Is your wardrobe chock-full of clothes that no longer inspire you? Maybe you’re starting to wonder just how you managed to end up with so many clothes in the first place.
There are lots of decluttering tricks you can try to work out what you actually wear.
But there is one big elephant in your wardrobe.
We need less stuff.
Seems simple enough, right? In reality, it is really hard to put into practice. So we came up with a few basic mantras that you can adapt and use. Got any you like? Leave a comment below.
6 Mantras to Shop More Mindfully
The number one way to declutter your wardrobe is to be really mindful of what you’re adding to it.
But the secret lies in just HOW you resist the urge to splurge on that ever-so-irresistible fast fashion. Try keeping a mantra or prompt in mind to keep you on track.
I Buy What I Need
It’s time to focus on what items are missing from your wardrobe that you actually need. There will always be endless lines of new clothing that could fit right into your daily outfits. But the more and more we give in to fast fashion (maybe we should call it fast clothing) we end up with totally unmanageable wardrobes.
To focus on what clothes you need, it might be helpful to start by putting together outfits you can make from your wardrobe. This might take some time. Think about work, leisure, gym, special occasions, nipping to the shops, loungewear…Have you got something for each ocassion? Can you rotate or swap a few items to make more outfits? Try pairing items that you don't usually wear together!
I Will Take My Time and Make a Thoughtful Purchase
We’re often encouraged to ‘buy now’ before it’s too late. But just taking a few more minutes to decide on a purchase, the shine can wear off. Sleeping on it gives you lots more thinking space. If you keep coming back to the same item or you can’t stop thinking about it, then those are good signs that you are making a more mindful purchase.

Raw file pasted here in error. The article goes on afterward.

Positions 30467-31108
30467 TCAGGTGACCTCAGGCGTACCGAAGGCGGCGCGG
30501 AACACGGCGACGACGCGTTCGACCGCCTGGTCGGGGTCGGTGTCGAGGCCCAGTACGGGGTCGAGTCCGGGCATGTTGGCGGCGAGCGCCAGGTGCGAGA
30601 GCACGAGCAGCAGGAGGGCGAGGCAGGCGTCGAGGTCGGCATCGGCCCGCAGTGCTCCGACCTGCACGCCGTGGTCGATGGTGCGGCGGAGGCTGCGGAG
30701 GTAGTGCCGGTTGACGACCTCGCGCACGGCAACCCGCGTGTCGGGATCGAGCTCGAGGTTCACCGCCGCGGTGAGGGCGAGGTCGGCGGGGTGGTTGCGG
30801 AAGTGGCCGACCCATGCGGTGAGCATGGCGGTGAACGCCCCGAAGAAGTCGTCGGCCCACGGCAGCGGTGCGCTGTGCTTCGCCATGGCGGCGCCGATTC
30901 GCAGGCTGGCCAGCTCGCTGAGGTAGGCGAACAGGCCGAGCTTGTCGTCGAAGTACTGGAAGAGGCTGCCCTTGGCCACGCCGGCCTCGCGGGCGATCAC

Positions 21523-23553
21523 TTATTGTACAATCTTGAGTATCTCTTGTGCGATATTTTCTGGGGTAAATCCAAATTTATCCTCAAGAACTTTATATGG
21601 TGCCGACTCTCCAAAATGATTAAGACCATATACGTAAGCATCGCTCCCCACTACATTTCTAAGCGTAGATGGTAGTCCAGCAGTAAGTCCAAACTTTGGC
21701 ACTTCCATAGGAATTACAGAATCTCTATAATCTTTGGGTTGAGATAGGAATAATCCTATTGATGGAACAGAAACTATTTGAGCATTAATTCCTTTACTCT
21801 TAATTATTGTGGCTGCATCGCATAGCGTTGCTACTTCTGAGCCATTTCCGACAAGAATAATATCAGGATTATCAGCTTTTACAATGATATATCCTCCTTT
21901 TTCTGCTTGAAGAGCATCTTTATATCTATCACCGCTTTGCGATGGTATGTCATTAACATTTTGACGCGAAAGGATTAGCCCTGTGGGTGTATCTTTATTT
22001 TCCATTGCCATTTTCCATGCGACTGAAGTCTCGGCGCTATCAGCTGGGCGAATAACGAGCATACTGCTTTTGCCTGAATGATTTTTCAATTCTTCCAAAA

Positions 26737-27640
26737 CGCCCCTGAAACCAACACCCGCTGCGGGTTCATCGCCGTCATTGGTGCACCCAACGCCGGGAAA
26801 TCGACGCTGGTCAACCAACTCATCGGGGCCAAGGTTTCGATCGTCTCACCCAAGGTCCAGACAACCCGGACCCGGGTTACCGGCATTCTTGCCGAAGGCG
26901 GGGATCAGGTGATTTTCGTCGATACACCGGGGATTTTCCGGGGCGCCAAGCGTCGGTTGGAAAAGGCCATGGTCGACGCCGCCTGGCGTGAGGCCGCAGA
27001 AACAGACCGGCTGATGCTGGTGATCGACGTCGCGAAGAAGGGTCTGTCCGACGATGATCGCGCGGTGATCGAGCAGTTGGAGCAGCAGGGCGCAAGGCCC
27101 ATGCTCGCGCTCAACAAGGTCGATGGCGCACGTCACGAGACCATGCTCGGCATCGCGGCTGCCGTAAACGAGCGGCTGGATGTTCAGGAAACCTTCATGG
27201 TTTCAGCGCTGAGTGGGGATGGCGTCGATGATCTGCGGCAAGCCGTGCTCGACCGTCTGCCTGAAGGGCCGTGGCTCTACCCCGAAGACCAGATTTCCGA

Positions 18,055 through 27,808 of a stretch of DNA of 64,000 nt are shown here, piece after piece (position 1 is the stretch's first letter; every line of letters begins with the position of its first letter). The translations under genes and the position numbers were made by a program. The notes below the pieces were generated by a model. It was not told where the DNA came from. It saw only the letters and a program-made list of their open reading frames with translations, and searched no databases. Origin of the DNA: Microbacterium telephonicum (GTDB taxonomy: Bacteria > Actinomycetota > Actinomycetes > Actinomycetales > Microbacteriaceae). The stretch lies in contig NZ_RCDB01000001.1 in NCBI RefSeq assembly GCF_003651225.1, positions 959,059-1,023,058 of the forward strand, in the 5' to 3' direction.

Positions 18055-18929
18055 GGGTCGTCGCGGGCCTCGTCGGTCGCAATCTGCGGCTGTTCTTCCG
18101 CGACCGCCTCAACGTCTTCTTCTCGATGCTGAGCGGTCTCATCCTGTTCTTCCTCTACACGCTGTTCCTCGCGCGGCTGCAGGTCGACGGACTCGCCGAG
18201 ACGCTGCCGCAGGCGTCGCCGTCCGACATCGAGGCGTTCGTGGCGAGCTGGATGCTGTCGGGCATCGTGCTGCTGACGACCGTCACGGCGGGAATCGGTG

I Choose to Rehome an Item
You might already be a second-hand convert, but if you’re not, then what are you waiting for? Now, buying preloved clothes like there’s no tomorrow is still not truly sustainable. We need less stuff. But by buying second-hand you are directly keeping another garment in circulation, rather than creating the demand for another new item. It's like you're rescuing it and giving it a home.
One in, One Out
Get your friends together for a clothes swap! Or find a clothes swap event near you. Clothes swapping is a great way to encourage a strict ‘one in, one out’ policy in your wardrobe. You can clear out your wardrobe at the same time as getting another item that you needed. There’s even lots of online clothes swapping groups on Facebook, as well as a whole hosts of apps and websites including Dopplle.
I Commit to Buying Fewer Clothes
If you’re someone who really enjoys clothes shopping, then you have to keep in mind why you’re choosing to buy less. It has to be a goal or a purpose that outweighs the thrill you get from buying new clothes. Your motivation might be completely different to someone elses. Are you doing it to rescue your cluttered wardrobe? Maybe it’ll help you save more money to put towards a nice meal out with friends. Or it could be that you’re motivated to lead a more environmentally lifestyle.
With that purpose in mind, write it down. Put it on a post-it note and attach it to your laptop screen, or your fridge, or something prevalent. Make that commitment, whether that’s buying nothing new for a month, or limiting yourself to one new purchase every three months.
What else could I do with the money?
Sometimes we buy something for ourselves, or for others, out of boredom or as a way of making ourselves or a loved one feel better. That includes buying new fashion as a pick-me-up. We aren’t saying don’t treat yourself. But if you find yourself habitually buying clothes to the point that you can’t even close your wardrobe, then think about what experiences you could put the price of a brand new dress towards instead. A cinema ticket, a coffee out with friends, you choose!